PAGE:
The debate over Edward Snowden’s decisions has galvanized and polarized many citizens.  Joining McCuistion to talk about Edward Snowden and his impact on society and government are experts:

Our experts views are provocative and very diverse on the questions of is Edward Snowden a criminal; or a whistleblower who may be eligible for protection?  To read more from the original airing follow this link: Edward Snowden: Traitor or American Hero?

 

Tune in and arrive at your own conclusions on this contentious issue.

As always we continue talking about things that  matter on issues that impacts us as citizens…

Niki N. McCuistion
Executive Producer/Producer
Aligning Purpose, Performance and People
Corporate Culture Change Consultant and Problem Solver
214-750-5157
nikin@nikimccuistion.com
Google+ Profile

***
04.06.14 – 2118

National security is the focus of this week’s episode. National security is important to all of us and the government has set agencies like NSA, CIA and FBI in place to keep the country secure.

Joining host, Dennis McCuistion, to discuss and question the issues around national security and our basic freedoms are acknowledged experts in this field:

  •  Sahar Aziz: Board Member: American Civil Liberties Union of Texas
    Associate Professor, Texas A&M University, School of Law
  • Danny O. Coulson: Former Deputy Assistant Director of the FBI
    Co-Author: No Heroes: Inside the FBI’s Counter Terror Force
  • Joshua Rovner, PhD: Director of Studies, Tower Center for Political Studies, Associate Professor of Political Science, Southern Methodist University
  • Gordon Dee Smith: CEO and Principal, Strategic Insight Group
    President of the Board, Dallas Committee on Foreign Relations

To learn more about this episode you can follow this link to the original write-up or you can watch the full length video below.

Are Government Security Agencies Essential Or a Threat to Our National Security?

 

Wall Street scandals, corporate malfeasance, the banking debacle and questionable business ethics have increasingly “forced companies and their leadership under a microscope”. Sarbanes- Oxley has brought pressure on how boards should be structured and how they operate, yet one area in corporate governance still suffers. Board diversity continues to be a challenge  in the United States, lagging behind Europe.

Left to Right: Renee Hornbaker, Niki McCuistion, Richard Leblanc, PhD, Dennis McCuistion & James Waters, JD

Left to Right: Renee Hornbaker, Niki McCuistion, Richard Leblanc, PhD, Dennis McCuistion & James Waters, JD

Many boards reflect only one segment of the overall population (primarily white males), regardless of the companies’ constituency or customer base.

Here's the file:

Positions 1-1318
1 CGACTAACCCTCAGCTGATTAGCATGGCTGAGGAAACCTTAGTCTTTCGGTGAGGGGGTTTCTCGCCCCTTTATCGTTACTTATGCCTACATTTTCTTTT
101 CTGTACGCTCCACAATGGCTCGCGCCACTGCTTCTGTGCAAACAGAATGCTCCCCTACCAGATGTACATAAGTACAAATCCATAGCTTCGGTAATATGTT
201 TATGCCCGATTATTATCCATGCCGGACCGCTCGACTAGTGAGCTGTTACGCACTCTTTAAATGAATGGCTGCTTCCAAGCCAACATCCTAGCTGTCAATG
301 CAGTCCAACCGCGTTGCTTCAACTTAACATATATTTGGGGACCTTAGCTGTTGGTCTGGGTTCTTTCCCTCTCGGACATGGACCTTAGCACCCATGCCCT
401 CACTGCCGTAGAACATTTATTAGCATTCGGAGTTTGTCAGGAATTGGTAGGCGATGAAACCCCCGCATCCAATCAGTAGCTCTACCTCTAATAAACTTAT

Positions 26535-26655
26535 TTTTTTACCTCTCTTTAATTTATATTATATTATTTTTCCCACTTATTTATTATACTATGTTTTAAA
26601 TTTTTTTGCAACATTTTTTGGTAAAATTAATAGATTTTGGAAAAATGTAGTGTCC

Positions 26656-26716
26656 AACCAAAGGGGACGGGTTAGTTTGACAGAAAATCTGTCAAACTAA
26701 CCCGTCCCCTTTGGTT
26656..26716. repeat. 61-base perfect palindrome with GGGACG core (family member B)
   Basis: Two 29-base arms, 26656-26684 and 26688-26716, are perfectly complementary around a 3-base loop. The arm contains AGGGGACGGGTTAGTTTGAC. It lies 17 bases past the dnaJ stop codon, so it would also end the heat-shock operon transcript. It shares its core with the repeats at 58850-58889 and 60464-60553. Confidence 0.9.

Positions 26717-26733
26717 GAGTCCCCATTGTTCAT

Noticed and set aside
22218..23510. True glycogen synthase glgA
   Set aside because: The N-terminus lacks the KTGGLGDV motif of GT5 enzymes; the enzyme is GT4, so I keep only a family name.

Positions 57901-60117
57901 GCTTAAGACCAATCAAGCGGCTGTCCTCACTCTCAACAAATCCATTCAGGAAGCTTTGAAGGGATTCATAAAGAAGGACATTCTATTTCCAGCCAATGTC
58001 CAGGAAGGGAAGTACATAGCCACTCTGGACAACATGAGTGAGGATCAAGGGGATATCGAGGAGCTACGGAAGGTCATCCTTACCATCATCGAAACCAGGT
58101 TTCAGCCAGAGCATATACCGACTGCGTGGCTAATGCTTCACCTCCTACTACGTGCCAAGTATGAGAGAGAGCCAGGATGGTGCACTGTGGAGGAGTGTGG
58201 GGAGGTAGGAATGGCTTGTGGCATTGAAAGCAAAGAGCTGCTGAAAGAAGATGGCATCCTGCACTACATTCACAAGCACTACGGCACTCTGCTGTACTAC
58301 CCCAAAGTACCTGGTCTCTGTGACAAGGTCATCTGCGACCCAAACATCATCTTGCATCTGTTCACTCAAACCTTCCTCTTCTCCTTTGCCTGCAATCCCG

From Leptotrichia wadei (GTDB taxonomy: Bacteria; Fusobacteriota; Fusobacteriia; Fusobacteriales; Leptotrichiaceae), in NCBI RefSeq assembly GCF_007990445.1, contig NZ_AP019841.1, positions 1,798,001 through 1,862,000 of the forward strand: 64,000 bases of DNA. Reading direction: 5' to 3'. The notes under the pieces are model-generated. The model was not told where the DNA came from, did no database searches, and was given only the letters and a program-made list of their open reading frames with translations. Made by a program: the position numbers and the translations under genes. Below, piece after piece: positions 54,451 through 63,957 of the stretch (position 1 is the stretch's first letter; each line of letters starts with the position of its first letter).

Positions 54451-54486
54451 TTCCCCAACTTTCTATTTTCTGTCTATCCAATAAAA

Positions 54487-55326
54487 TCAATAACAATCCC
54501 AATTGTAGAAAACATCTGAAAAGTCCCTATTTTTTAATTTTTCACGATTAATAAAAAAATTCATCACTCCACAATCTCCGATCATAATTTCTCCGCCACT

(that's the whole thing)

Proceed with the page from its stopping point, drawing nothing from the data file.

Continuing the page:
Some corporate governance experts believe that what is needed is more diversity ( in gender, ethnicity, age etc) which may then provide a broader base of opinions and input.

Joining host, Dennis McCuistion, to talk about this issue and solutions are key experts in the area of corporate governance:

Our experts give various views on diversity and how the U.S.companies  measure against their  European counterparts .In  the U.S. board recruitment is often based on board members  reaching out to people they already know and are comfortable with; often individuals with views and experiences similar to their own.  Recruitment may also not take into consideration other values not reflected on the current board.

Research indicates a more diverse board, with individuals from dissimilar backgrounds, race, age and sex, as well as nationality, enriches board decisions. Studies show that a diverse board structure increases corporate performance for the better.

Focusing on just one factor of diversity, as an example, women; the percentage of S&P 500 companies with at least one female director is just over 90%, yet 10% of these companies still do not have women directors and 28% have just one.

Women hold only 14% to 16% of the seats on audit, compensation and nominating committees. Even fewer women chair the board or audit committee, serve as financial experts, and only 12% of compensation committees have a female chair.

Women add a much needed divergent value- they are not afraid to question, challenge and are the first to fire the CEO if necessary! The Credit Suisse Research Institute recently reported that net income growth over the past six years averaged 14% for companies with women directors compared to 10% for those with no female board members. In addition, a report from Catalyst, a research group focused on women’s advancement to senior leadership, found that Fortune 500 companies with more women directors, on average, outperformed those with fewer women board members on a broad range of financial indicators (Forbes, Karyn L. Twaronite, Ernst & Young).